It is a useful exercise to take a look back at trades that were made, to help evaluate exactly how they are going for both teams. With the news of Edinson Volquez receiving a 50-game suspension for performance-enhancing drugs, now seems like a good time to evaluate the deal that sent Volquez and Danny Herrera from Texas to Cincinnati in exchange for Josh Hamilton.
As Tim pointed out earlier this afternoon, the suspension itself does very little to impact Volquez's value to the Reds. His 50-game suspension begins tomorrow, with Volquez on the DL. He had Tommy John Surgery on August 3, 2009, so even the most optimistic projections wouldn't have had him back before the 50 games is up.
As to who is ahead in this deal, it is hard to say. Both Hamilton and Volquez have had one fantastic season with their post-trade teams. Hamilton posted a .304/.371/.530 line with Texas in 2008 during his age-27 season. Volquez, during that same season, put up a 17-6, 3.21 ERA line in his age-24 season.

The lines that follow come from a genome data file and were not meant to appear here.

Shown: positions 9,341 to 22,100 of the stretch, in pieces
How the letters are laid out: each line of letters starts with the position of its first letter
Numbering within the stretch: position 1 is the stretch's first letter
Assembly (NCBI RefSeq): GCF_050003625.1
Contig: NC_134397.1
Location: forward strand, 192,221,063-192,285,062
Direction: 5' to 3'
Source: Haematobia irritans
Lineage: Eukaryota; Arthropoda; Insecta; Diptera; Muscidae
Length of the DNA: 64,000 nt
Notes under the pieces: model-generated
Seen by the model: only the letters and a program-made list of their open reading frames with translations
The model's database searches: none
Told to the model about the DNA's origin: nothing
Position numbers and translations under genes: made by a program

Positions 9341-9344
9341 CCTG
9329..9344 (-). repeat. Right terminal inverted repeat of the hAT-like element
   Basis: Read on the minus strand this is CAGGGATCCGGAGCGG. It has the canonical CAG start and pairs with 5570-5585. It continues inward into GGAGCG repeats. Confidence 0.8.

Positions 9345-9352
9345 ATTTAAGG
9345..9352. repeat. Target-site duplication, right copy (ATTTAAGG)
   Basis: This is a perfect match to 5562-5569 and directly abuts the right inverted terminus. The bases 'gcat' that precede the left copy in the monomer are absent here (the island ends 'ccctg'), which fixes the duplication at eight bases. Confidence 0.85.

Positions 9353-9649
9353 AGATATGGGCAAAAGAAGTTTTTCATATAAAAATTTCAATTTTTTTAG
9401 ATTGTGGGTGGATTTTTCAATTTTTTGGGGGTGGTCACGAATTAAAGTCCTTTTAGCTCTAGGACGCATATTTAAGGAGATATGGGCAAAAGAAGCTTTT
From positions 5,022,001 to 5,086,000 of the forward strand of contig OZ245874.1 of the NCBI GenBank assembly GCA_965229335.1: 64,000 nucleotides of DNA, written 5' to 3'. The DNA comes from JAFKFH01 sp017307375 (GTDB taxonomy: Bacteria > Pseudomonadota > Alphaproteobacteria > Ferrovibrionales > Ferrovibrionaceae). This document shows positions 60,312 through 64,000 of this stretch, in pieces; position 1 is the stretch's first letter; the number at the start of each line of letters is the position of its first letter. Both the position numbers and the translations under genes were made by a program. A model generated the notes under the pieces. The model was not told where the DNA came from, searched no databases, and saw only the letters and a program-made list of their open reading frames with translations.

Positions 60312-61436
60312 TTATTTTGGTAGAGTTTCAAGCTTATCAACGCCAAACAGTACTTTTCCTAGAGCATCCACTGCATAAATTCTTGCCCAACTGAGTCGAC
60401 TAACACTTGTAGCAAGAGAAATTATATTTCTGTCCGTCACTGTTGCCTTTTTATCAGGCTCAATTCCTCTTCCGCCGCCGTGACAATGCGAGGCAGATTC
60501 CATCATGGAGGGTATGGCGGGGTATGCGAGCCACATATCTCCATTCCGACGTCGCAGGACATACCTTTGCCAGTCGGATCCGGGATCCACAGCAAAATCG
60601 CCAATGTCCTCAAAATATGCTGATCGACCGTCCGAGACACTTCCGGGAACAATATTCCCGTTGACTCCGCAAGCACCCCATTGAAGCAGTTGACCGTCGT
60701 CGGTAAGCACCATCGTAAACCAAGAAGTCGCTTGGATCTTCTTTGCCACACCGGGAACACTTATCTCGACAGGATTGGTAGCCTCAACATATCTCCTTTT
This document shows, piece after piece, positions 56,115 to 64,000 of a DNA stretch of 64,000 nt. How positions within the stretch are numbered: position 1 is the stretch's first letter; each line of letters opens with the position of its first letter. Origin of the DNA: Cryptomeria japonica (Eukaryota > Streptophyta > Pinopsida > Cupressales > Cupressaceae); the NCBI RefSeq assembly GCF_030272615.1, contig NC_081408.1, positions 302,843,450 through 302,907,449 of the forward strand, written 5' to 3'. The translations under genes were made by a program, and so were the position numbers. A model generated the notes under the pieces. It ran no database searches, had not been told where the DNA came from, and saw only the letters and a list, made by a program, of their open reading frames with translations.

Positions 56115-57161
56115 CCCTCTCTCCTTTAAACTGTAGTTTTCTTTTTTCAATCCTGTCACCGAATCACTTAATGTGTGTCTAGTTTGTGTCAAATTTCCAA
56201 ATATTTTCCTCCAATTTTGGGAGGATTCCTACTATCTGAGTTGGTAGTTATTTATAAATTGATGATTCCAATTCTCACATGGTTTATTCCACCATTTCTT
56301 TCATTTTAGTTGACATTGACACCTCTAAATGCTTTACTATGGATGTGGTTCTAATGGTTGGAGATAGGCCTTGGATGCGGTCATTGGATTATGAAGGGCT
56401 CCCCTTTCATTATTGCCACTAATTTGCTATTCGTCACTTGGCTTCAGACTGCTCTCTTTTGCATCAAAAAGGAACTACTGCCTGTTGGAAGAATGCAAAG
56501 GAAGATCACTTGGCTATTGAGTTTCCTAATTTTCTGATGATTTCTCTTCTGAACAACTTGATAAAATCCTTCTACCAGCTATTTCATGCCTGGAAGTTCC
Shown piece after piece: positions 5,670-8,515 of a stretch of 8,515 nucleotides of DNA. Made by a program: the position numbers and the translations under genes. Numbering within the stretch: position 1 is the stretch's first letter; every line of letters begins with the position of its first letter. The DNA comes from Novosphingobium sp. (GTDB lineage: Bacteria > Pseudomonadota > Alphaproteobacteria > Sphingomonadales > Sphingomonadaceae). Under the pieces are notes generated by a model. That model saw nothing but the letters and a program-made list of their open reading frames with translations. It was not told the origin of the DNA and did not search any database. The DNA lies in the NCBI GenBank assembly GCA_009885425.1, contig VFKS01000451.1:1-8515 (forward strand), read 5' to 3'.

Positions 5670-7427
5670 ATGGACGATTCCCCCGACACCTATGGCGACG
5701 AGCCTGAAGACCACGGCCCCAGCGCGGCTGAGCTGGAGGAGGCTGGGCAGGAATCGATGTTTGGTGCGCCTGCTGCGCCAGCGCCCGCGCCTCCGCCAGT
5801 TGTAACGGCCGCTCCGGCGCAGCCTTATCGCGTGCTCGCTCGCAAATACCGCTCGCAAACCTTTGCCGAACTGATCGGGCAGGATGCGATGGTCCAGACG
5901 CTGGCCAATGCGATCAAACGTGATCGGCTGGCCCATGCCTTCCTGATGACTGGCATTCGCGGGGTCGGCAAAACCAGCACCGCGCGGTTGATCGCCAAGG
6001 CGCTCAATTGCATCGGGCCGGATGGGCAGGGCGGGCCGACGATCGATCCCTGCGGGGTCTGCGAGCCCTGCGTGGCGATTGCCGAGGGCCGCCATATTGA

By Baseball Prospectus' Wins Above Replacement Player, Volquez was worth 5.3 WARP in 2008, Hamilton checking in at 5.5. As per Fangraphs.com's WAR, Volquez was slightly ahead, 4.3 to 4.1. Both had injury-marred 2009 seasons, and have posted roughly equivalent value for their two teams so far.
Moving forward, Hamilton is off to a rough start in 2010, at .222/.333/.390 through his first 48 plate appearances. Volquez, of course, won't be able to help Cincinnati until later this season if at all.
With his litany of injuries, it is hard to count on Hamilton to recapture his 2007 form. Volquez is coming back from Tommy John surgery, a fairly common occurrence. Volquez is also significantly younger; Hamilton turns 29 on May 21, Volquez turns just 27 on July 3. However, projecting pitchers is almost always harder than projecting hitters.
This challenge trade seems too close to call right now, but Volquez seems likelier to regain elite player status. More money, however, is due to Hamilton. He earns $3.25MM in 2010, as he was arbitration-eligible this past offseason, while Volquez makes just $445K (and the Reds won't need to pay him for the next 50 games, or roughly a third of that salary).
In the meantime? Danny Herrera keeps on keeping on, following a 3.06 ERA in 61 2/3 innings in 2009 with a strong start in 2010. Just 25, Herrera may be the difference-maker in this deal after all.